Social media spotlight: Eben Lenfest and William Ramsay
Eben Lenfest, a senior from Smithfield, Maine, majors in mechanical engineering and minors in ocean and marine engineering and robotics. Last summer, as a result of working with assistant professor Andrew Goupee at the Advanced Structures and Composites Center, he secured an internship at NASA’s Marshall Space Flight Center in Huntsville, Alabama. He worked on vibration mitigation technology for floating platforms, including VolturnUS. (Think of a shock absorber to prevent structural damage.)
“I grew up in the Belgrade Lakes region and enjoy developing machines to work in an aquatic environment. Boy Scouts got me interested in conservation and clean energy. While this technology had already been discovered by others and work had been done to better understand it, Will (Ramsay) and I were on the front lines of learning more about its limitations and determining how best to design a vibration absorber to target low frequencies. A highlight was rigging together a first-pass damper in a small tank, setting everything into resonant vibration with the damper off, then opening a valve to tune the damper to the tank’s natural frequency. The vibration of the tank instantly stopped. That was when all the theory connected with something real and useful. Another valuable experience was when my mentor presented a variation of the technology that could be used on NASA’s newest rocket project. I’m interested in green energy and R&D and plan to pursue a master’s degree in mechanical engineering and, ultimately, find a rewarding career in New England. In addition to offering a great engineering education, UMaine’s big enough to meet people with a variety of personalities and small enough to run into people I know. I like canoeing, skiing and running. I play French horn in the Symphonic Band and am in the Black Bear Robotics club.”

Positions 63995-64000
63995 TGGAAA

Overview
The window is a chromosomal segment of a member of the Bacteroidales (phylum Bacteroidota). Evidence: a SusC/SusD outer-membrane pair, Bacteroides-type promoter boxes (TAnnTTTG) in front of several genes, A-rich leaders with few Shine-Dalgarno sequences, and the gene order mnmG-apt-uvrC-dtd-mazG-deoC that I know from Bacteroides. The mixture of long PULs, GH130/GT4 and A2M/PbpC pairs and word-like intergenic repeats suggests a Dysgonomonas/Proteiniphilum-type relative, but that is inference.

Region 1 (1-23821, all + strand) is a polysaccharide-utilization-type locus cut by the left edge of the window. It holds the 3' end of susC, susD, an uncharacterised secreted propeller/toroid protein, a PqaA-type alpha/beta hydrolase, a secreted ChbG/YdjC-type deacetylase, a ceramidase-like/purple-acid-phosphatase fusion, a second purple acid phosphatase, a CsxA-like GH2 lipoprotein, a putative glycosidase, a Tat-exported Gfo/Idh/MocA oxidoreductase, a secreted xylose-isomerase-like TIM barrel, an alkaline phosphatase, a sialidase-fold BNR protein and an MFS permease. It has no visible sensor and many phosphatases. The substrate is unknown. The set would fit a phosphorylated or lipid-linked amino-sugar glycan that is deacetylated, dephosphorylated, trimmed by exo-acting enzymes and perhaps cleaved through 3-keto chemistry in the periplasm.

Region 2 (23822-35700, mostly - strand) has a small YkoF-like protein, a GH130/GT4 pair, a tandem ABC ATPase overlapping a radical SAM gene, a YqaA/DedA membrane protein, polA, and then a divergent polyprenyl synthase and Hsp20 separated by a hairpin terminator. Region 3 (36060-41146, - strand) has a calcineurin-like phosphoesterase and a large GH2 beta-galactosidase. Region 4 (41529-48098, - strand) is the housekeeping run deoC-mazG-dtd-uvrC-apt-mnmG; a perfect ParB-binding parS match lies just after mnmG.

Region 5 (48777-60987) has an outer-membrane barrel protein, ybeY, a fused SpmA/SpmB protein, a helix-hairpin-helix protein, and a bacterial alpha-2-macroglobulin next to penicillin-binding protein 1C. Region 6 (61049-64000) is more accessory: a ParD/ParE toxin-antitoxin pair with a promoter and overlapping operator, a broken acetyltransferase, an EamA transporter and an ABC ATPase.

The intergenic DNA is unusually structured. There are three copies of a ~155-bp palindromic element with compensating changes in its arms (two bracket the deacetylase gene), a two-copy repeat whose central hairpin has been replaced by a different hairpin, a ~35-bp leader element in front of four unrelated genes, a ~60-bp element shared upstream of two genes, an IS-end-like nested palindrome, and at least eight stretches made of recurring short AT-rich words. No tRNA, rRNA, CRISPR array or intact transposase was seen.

William Ramsay, a mechanical engineering major from South Berwick, Maine, expects to graduate in May 2020. He’s still interning with the NASA Marshall Space Flight Center in Huntsville, Alabama. During the summer, he applied NASA-developed technology to the VolturnUS offshore floating wind turbine platform at the Advanced Structures and Composites Center.
“I spent the summer learning from NASA engineers, doing design and prototyping work, touring NASA facilities where rocket components are tested, and exploring Huntsville. The highlight was the prototyping process, where we discovered the results were not lining up with the equations that guided us in our original design. We had to make quick modifications in response to unexpected results in order to meet the deadline to test at UMaine. It was a challenging and exciting process, and it’s where I learned the most about real-world engineering and problem-solving. It’s exciting because it can help make offshore floating wind power a more viable renewable energy source. I’m really passionate about the outdoors, so when I have the ability to help the planet with renewable energy engineering, it gives my education at UMaine meaning. I’m taking this semester at NASA to continue to explore my interests, working on a project for the Orion spacecraft. I plan to get a graduate degree, then work in the industry. I love UMaine because it has opportunities to do cool engineering outside the classroom, and when I need a study break, it’s easy to go spend time in the outdoors.”